The Four Chaplains and Religious Tolerance
August 12th, 2010 by MOTHAX
"Grant us now your abiding presence and may we remain faithful to the spirit of our Four Chaplains who, having learned to live and serve together, in death were not divided." Got a somewhat timely news story sent to me today, and since the Four Chaplains are about my favorite historical topic, it gives me a chance to post about it. Set against a backdrop of continuing controversy over the so called "Ground Zero Mosque" and the recent announcement that Greg Gutfeld would like to open a Muslim Gay Bar across the street from it (potentially to be called "Outfidels" or "Al Gayda") it is wonderful to read or watch a tale about a time when religious distinctions were overcome in such a brave manner. Let's start with the article which gives rise to this post, from the Long Beach Post-Telegram:
A group of veterans, many from the World War II era, will pay their respects to the Four Immortal Chaplains in the Memorial Interfaith Sanctuary aboard the Queen Mary Saturday. During World War II, the four chaplains - a Methodist, a Jewish rabbi, a Catholic priest and a Reformed Church in America minister - saved lives aboard the USS Dorchester on Feb. 3, 1943, by giving their own. The ship was near Greenland when it was struck by a torpedo launched by the U-223, a German submarine. Amid the confusion and fear, the chaplains not only continued to comfort the men, they each gave up their life jackets to others. The chaplains went down with the ship. More than 600 of the more than 900 aboard died, the chaplains - Methodist Rev. George Fox, Reformed Church Rev. Clark Poling, Rabbi Alex Goode and Catholic priest John Washington - were instrumental in many others being saved.Makes it sound a little dry, so (as always) I give you a video describing the Dorchester's date with destruction. For a pretty good run down of the events that day, you should go to the Four Chaplains website. Great resource to find out more about each of the Chaplains. Even before coming to work at the Legion, George Fox was the one that interested me the most, since he was from Vermont, where my maternal line comes from. When I came here though it made me very pleased to learn that Reverend Fox had been the Department Chaplain and Historian for Vermont's American Legion. If you have never been to a Four Chaplains Memorial service, it is rather humbling. I was a guest at an excellent one that the Department of Washington ran after their mid-winter conference last year. It seems appropriate to end this post with the collection prayer that is suggested by the Four Chaplains Memorial Foundation.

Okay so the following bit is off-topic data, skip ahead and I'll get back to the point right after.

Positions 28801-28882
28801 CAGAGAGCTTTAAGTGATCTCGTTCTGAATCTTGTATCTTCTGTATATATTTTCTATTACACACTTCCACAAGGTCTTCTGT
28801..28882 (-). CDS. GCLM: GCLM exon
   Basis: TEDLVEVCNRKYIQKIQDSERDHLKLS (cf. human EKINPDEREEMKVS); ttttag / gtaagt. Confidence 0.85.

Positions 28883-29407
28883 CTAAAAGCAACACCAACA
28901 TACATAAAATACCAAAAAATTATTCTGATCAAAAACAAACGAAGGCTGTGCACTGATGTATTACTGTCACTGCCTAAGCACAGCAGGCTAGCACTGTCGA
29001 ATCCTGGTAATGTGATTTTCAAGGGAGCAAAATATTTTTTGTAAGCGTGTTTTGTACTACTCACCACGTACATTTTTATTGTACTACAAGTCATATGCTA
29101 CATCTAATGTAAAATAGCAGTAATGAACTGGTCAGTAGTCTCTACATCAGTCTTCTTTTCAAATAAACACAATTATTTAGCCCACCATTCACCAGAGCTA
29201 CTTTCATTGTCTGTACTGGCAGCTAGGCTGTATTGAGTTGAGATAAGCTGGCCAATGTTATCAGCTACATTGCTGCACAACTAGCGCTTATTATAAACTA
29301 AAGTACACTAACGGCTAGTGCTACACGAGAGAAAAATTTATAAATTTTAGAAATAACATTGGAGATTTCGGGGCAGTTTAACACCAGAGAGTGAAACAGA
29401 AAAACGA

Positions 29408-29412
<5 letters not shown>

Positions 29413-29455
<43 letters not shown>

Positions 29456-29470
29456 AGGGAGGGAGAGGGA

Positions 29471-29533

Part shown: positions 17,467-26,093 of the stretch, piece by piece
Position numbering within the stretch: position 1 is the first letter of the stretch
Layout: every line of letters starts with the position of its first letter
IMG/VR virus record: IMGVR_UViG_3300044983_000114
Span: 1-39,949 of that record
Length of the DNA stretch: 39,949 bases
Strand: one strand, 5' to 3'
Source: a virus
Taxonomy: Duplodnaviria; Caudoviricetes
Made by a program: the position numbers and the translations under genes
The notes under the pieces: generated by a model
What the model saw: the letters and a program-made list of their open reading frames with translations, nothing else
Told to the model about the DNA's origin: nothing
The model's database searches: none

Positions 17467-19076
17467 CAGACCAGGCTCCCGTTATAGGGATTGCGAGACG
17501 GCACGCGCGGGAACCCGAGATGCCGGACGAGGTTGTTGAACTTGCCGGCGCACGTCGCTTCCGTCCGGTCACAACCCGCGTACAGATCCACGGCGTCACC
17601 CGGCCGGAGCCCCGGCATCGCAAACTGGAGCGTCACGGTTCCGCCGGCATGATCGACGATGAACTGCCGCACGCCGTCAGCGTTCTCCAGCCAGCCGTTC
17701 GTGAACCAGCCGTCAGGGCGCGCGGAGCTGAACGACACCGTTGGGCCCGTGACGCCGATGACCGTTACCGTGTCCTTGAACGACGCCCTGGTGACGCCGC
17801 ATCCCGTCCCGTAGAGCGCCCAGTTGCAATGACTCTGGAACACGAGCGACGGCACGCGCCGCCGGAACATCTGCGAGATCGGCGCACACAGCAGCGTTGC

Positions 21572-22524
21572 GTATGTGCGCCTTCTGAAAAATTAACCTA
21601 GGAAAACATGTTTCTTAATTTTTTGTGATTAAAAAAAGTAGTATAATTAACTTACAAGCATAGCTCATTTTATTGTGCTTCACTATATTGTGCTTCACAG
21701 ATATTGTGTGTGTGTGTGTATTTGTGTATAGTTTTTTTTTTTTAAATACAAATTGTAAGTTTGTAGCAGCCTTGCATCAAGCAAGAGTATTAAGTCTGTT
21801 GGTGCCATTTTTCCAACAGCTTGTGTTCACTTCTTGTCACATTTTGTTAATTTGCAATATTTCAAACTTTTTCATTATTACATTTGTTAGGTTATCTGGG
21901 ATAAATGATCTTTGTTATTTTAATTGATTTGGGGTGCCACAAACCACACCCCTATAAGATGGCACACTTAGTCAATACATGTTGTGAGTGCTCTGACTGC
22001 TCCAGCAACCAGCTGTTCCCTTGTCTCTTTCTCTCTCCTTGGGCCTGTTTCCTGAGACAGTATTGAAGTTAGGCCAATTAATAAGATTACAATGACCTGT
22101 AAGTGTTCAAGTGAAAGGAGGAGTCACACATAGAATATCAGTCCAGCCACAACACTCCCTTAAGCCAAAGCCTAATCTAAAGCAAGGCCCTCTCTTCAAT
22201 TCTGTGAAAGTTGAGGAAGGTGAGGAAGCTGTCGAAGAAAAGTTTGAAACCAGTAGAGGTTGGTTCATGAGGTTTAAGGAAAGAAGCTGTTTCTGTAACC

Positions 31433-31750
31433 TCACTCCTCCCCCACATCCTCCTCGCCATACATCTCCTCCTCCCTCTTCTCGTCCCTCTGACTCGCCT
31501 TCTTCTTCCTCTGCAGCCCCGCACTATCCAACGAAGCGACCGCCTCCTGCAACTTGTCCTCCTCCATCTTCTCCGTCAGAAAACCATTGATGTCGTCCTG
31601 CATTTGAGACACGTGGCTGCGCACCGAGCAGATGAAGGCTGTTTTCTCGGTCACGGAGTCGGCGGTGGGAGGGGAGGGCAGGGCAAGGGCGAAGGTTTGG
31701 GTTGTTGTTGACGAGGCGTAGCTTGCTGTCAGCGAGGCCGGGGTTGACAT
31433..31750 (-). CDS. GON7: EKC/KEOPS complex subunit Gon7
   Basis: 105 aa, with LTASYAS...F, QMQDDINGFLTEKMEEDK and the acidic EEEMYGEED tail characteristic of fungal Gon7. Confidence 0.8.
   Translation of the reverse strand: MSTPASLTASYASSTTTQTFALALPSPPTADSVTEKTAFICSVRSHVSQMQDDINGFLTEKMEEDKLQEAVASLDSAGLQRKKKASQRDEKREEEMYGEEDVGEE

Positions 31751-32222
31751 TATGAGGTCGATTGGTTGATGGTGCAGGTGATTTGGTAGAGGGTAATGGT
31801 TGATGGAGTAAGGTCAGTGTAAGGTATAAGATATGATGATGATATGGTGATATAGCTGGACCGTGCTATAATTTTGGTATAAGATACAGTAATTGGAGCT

God of our Fathers and our God, we thank You for the unity that the U.S.A.T. DORCHESTER Chaplains, these four men of God, demonstrated in life and in death. Unity that is not uniformity. Unity that strengthens within each of us every worthy loyalty of faith and practice. Unity that transcends all our differences and makes us one in loyalty to our country and our fellowmen, and to you our God. Grant us now your abiding presence and may we remain faithful to the spirit of our Four Chaplains who, having learned to live and serve together, in death were not divided.
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